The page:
Thursday, May 13, 2010
the little telescope
The woman I have lived with for thirty five years (and is also my wife) has a shiny little telescope that lives in her mind, one that comes and goes as it pleases, occasionally leaving behind a puzzle or an image for her to ponder.
Once it was a snapshot of a scene that involved Peter Haley, an old friend now, but just a photographer at the time, and one whose name I recognized solely by his reputation alone - we'd never met, not even close.
The picture in the little telescope was of Peter (we'd seen his face next a prize photo he'd taken in a magazine), as he approached me during a party of some kind or another, and of us talking and carrying on as if we were the best of friends. From the telescopes narrow point-of-view, it looked to be that we were at some kind of party or another. Blurting out the image a moment or two after it had just occurred to her, completely out of the blue, she stated at the time that "You and him obviously knew each other quite well - you were laughing and talking, clearly very familiar with one other." And then: "You two will become very good friends someday."
A couple of years later Peter and I would briefly cross paths - for the first time - at a sporting event we were shooting for our respective newspapers. There were no magic moments, no bolts or jolts of instant recognition either way, and for a while I thought nothing more of it, mysterious prediction or not. Months later, however, we were both interviewed, and subsequently hired, as part the new photo team for the News Tribune, a paper which had recently come under new ownership in Tacoma. And, what do you know, a few months later we'd be sharing that exact little moment that Linda had spied a few years earlier, through her little telescope.
Such things do occur, it's only for us to decide under what category we file them in our lives. Precognition, or predictable situation? Your guess is as valid as the next, although I personally opt for the "mystical" interpretation, as I have long ago discovered that any life stripped of the mystical is hardly one worth living.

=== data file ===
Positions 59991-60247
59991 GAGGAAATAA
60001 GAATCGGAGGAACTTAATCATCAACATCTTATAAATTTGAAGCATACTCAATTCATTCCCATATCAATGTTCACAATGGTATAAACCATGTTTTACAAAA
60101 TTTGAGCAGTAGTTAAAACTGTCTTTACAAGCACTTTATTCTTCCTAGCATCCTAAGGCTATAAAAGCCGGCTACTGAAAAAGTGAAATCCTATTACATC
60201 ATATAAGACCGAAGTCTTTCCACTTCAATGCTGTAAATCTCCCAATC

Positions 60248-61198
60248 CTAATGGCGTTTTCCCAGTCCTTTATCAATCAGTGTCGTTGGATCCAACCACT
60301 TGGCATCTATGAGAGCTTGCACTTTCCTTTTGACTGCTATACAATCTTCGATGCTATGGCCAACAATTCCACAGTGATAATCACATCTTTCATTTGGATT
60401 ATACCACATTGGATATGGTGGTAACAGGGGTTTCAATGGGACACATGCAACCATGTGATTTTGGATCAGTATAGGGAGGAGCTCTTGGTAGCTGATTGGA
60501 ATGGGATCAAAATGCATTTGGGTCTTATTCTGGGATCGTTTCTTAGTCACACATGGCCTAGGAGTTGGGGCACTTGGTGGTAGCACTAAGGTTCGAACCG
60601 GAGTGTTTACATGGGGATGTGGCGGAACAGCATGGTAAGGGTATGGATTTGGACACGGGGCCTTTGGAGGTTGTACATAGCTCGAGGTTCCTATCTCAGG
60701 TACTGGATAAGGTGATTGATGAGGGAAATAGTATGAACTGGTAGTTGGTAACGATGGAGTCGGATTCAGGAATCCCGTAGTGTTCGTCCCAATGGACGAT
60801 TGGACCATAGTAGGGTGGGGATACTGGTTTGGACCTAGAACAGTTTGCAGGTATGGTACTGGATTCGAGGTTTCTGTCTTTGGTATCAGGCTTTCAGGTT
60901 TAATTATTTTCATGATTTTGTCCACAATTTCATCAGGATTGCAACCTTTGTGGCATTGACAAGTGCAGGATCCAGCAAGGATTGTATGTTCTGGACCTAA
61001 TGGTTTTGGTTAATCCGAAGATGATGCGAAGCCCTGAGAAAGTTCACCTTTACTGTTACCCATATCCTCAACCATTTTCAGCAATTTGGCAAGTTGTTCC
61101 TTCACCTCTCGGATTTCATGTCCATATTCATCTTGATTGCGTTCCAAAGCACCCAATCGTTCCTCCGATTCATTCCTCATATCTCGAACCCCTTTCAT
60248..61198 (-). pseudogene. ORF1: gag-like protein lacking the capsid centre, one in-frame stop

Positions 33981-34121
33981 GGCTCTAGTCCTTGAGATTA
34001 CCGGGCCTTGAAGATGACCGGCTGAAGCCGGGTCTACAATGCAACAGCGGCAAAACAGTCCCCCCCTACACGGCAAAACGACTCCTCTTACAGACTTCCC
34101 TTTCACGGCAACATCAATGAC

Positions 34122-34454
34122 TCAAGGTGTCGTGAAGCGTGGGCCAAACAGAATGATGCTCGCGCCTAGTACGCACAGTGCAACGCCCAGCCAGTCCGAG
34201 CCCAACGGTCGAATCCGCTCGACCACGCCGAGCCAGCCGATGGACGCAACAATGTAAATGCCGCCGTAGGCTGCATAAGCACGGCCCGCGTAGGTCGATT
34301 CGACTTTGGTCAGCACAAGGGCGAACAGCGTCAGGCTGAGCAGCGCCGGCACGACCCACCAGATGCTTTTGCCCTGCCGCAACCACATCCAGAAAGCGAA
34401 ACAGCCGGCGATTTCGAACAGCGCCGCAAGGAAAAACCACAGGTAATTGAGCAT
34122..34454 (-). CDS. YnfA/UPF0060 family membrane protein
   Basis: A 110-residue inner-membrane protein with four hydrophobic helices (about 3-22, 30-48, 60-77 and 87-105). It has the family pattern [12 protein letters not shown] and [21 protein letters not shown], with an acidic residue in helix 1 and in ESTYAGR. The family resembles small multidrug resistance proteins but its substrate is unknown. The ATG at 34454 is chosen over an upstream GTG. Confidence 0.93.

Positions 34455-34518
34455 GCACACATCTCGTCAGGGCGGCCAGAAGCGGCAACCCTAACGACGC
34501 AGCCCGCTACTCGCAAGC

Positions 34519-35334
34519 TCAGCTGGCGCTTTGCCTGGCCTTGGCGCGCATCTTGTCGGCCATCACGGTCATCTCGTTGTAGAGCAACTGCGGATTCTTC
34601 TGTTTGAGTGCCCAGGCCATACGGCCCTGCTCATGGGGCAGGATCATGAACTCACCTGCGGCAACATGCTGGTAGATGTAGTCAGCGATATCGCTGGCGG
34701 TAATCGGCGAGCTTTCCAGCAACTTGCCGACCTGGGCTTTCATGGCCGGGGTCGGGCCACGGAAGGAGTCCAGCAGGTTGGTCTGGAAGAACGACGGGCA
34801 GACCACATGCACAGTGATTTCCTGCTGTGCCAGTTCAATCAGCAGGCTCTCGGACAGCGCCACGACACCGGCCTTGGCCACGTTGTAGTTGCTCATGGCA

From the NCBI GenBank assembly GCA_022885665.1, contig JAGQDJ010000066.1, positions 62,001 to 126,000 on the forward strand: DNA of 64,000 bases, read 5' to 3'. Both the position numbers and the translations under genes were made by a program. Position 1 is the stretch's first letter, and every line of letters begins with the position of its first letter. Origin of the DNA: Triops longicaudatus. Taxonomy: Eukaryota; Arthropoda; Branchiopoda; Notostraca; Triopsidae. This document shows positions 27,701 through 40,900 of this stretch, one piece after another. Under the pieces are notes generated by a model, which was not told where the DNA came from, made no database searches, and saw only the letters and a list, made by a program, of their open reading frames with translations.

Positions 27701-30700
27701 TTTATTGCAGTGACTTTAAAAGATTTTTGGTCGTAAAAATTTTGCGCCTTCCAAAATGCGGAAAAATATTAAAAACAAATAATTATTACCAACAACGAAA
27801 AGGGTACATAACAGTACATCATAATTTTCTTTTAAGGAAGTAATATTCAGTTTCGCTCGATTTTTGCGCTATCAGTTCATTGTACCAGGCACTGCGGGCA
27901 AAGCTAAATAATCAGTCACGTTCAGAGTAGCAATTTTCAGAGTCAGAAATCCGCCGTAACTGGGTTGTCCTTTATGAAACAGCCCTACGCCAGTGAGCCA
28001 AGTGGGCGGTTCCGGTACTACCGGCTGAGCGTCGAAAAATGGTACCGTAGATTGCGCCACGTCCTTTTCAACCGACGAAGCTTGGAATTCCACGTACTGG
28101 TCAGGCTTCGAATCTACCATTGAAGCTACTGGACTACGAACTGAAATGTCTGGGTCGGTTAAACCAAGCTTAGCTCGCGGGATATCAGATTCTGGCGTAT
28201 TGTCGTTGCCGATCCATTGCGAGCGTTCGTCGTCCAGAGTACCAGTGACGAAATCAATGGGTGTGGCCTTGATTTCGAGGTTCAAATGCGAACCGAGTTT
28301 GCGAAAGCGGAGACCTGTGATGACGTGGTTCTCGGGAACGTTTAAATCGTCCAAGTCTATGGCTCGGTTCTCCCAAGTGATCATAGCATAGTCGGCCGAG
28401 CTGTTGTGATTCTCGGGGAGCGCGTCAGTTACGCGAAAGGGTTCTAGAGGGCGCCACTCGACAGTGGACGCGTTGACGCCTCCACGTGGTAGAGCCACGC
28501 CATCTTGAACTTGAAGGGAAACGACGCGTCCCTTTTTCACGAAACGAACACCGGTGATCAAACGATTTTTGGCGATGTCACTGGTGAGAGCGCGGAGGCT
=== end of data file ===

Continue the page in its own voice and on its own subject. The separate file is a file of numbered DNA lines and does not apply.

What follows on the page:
The spyglass begs some additional explanation: She may occasionally peer out into her own life, and into the lives of those in her close orbit, to witness a random hug or stray giggle, a kiss, a warm embrace. But there is also a cautionary note here: because the little telescope is simply that, and does not possess a soul - not to mention a heart - of its own, it may also reveal events or circumstances that are frightening to consider, even painful to know.
The moment of her own death, for instance.
Without elaborating, she says she has witnessed it all, through the tiny lens, and is not afraid, just the opposite, in fact. It was/is a simple moment, she tells me. Perhaps to soften the blow, she tells me that that my face is the last thing on this earth she will see. Without the benefit buffer of a mystic glow, it is perhaps harder to listen to this than it is to have seen it, and no part of this message arrives as the least bit of comfort, at least to me.
The little telescope can be a mischievous one, it seems. Perhaps as time goes on and on, and the nearer to the end it moves, it is simply just running out of new snapshots to share, glimpses to glimpse. Could that be it?
It doesn't speak, although I sense a smile.
Only recently a picture postcard of myself arrived, taken from down on the death promenade. It was an old moment of me, very, very old (or at least, that's what I'm told). My exact age was not in sharp focus, but I was looked to be in my late 70's, maybe a bit older. In the spyglass I was seen walking, alone, along a dusty road. I stopped and slowly bent over to pick up a small branch I encounter in my path. There is a pause and "Pop!" - a little blood vessel bursts in my head. And I drop down into the road, dead as a door nail. As I'm laying there, a small group of children approach me to see what it is the matter. But I am long gone.
What my old friend and the little telescope couldn't have known was that I had already previewed that exact scene myself, almost a whole lifetime ago, when I was still barely a boy. Thirteen.
My visit came in a dream in which I drifted, a dream that is still as clear and real as raindrops: I'm walking alone along a quiet road (just as she says, I am very old), when I stop to pause. From her own vantage, it appeared that I was stopping to pick up a small branch, but that is only how it would appear from a distance, out of speaking distance. In fact, it is not a twig that catches my eye, but a voice that catches my ear. It is a familiar voice, and startles me as being so, yet one I am unable to instantly place it.
I turn my head around to see - is it perhaps someone who has stolen up quietly beside me? Then I see him. And I remember. Everything. Remember that "he" is me, and that this is my last dream and that now, also at last, my time is finally all up. And in that same moment I both vanish, awaken, and reappear. Somewhere entirely else.
I'm still working on the part up to that.
Posted by geff at 5:55 AM